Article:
A Guide to Understanding Exposure Compensation and Auto Exposure Bracketing in Photography

This article expands on the information in Tip #8 of my book, Pet Photography 101 (pages 19-20). It’s an overview of exposure compensation and auto exposure bracketing in photography.

Exposure Compensation: What it is and How to Use it
One of the most useful exposure controls available on all DSLRs and most point and shoot cameras is Exposure Compensation. Your in-camera meter wants to essentially make everything it sees a medium gray tone (about halfway between white and black), so that means if you are photographing something that has a large area of white in the scene (like a white dog), your image will probably look too dark if you don’t use exposure compensation. You can remedy this by dialing in an exposure compensation adjustment of about +1 EV to +1.5 EV. Conversely, if you have a large area of dark colors in the scene (like a brown or black cat), your image will probably look too light if you don’t use exposure compensation (-.5 EV to –1.5 EV is recommended in this case). Exposure Compensation is also covered in Chapter 3, Tip 28.

Auto Exposure Bracketing: What it is and When to Consider Using it
One of the most useful exposure controls available on most DSLRs and some point and shoot cameras is Auto Exposure Bracketing. Setting this option will tell your camera to take multiple pictures consecutively at different exposure levels. For example, you can set your camera to take a picture with no compensation, then -1 EV, and then +1 EV. When you review your images, you will see three images, all with a different brightness range. Setting your camera to continuous shot mode (as opposed to single shot) is a good idea when using this mode because you may want to borrow elements from one photo (for example, a sky) and paste them into another. This technique works even better when you use a tripod.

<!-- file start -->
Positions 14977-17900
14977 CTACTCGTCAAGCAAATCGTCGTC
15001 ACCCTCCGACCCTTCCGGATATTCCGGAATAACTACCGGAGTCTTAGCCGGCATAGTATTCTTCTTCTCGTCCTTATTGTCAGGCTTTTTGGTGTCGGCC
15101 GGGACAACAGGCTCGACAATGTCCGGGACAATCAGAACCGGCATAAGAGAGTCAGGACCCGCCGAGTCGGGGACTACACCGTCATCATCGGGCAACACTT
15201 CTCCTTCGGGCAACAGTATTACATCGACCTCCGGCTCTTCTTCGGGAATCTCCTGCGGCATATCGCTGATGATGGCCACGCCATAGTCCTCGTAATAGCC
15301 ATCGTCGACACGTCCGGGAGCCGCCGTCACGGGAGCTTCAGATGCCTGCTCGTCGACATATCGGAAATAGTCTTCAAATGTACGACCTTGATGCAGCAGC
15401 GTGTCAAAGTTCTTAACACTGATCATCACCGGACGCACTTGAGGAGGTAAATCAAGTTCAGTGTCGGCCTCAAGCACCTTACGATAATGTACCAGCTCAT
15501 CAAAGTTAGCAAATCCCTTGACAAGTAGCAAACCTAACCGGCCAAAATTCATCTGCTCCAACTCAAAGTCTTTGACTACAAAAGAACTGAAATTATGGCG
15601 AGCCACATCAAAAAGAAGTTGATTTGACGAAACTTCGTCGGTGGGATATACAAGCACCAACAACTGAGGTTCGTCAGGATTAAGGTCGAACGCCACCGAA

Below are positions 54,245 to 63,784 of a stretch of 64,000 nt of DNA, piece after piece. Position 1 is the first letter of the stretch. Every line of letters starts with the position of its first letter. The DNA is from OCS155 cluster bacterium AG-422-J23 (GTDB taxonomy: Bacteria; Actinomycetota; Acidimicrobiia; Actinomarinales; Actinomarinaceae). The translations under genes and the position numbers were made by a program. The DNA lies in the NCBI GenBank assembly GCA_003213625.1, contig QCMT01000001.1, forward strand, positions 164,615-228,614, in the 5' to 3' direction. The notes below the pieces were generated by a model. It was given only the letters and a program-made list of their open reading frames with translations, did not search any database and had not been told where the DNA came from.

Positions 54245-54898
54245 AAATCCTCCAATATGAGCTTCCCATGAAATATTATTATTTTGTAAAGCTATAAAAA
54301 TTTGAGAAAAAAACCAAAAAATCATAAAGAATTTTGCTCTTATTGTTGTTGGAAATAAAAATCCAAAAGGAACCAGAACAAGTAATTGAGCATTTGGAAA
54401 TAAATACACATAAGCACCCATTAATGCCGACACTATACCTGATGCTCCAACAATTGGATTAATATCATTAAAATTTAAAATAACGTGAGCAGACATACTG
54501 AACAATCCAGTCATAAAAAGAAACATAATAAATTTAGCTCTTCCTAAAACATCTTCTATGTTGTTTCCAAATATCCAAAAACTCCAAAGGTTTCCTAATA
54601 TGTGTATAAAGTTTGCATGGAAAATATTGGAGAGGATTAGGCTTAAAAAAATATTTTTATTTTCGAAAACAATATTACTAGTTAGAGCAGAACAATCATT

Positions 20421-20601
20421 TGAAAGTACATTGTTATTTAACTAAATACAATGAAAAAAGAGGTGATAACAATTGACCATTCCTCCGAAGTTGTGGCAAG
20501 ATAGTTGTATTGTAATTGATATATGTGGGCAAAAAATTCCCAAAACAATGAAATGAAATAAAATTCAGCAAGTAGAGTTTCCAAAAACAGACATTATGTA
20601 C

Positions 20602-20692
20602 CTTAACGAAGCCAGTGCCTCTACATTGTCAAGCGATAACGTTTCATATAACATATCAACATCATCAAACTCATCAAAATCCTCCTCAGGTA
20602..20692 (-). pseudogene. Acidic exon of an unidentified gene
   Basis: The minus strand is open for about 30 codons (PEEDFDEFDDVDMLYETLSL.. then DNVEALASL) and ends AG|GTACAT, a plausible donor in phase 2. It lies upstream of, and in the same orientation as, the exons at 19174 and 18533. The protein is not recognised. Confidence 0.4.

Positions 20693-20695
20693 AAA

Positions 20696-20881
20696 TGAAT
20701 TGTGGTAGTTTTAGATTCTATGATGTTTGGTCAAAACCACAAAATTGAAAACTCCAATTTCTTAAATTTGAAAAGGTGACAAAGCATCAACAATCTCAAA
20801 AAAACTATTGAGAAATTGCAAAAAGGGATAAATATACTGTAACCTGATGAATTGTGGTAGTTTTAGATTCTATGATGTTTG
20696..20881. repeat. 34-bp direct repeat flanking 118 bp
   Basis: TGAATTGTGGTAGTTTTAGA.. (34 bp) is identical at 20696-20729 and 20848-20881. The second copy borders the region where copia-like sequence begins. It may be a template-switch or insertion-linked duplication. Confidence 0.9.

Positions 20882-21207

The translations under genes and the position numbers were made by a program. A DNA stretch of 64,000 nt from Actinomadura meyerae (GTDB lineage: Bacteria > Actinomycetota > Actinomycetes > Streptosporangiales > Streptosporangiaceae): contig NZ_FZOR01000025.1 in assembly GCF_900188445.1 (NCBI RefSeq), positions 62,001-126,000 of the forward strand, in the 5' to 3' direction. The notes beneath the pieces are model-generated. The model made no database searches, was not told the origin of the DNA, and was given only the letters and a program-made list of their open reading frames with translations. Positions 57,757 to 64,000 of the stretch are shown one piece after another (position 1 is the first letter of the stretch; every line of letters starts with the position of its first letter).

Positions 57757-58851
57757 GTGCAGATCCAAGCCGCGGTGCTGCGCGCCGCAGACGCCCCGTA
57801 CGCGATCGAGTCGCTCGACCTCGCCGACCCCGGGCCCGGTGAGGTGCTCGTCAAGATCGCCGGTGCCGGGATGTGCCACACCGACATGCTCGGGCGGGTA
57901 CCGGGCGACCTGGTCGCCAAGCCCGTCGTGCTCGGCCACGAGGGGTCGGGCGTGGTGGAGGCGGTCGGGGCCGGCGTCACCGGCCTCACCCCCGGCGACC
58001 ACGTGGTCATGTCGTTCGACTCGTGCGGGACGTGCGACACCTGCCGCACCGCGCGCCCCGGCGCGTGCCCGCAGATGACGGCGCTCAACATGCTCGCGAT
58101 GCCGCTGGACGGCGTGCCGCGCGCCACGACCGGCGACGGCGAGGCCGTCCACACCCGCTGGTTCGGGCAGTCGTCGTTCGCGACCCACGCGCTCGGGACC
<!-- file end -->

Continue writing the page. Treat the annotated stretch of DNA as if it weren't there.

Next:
Your shooting mode (for example, Aperture or Shutter Priority) will determine whether the camera changes the aperture or shutter speed when it brackets. In most cases, when shooting Raw, I would recommend a +/- 2 EV for AEB. For those who shoot only JPEG, I would recommend +/- 1 or +/- 1.5EV AEB. Though mentioned elsewhere in the book, a major advantage of shooting Raw is that it’s almost like shooting in AEB mode. You can process the same Raw file multiple times and merge the files together to expand the highlight and shadow details in your images.

Some cameras allow you to auto bracket the white balance, and at least one (Nikon), has a feature called “Auto ISO” that allows you to set a maximum ISO (for example, ISO 1200) and optionally, the minimum shutter speed (for example, 1/30 sec.). Your camera will then sense when it does not have enough light to expose a scene properly at 1/30 sec. at your camera’s widest aperture, and it will adjust the ISO up to a high ISO such as ASA 1200.


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    Andrew Darlow, Author of Pet Photography 101: Tips for Taking Better Photos of Your Dog or Cat., at a client's home with their very friendly Dalmatian. Photo by David Levy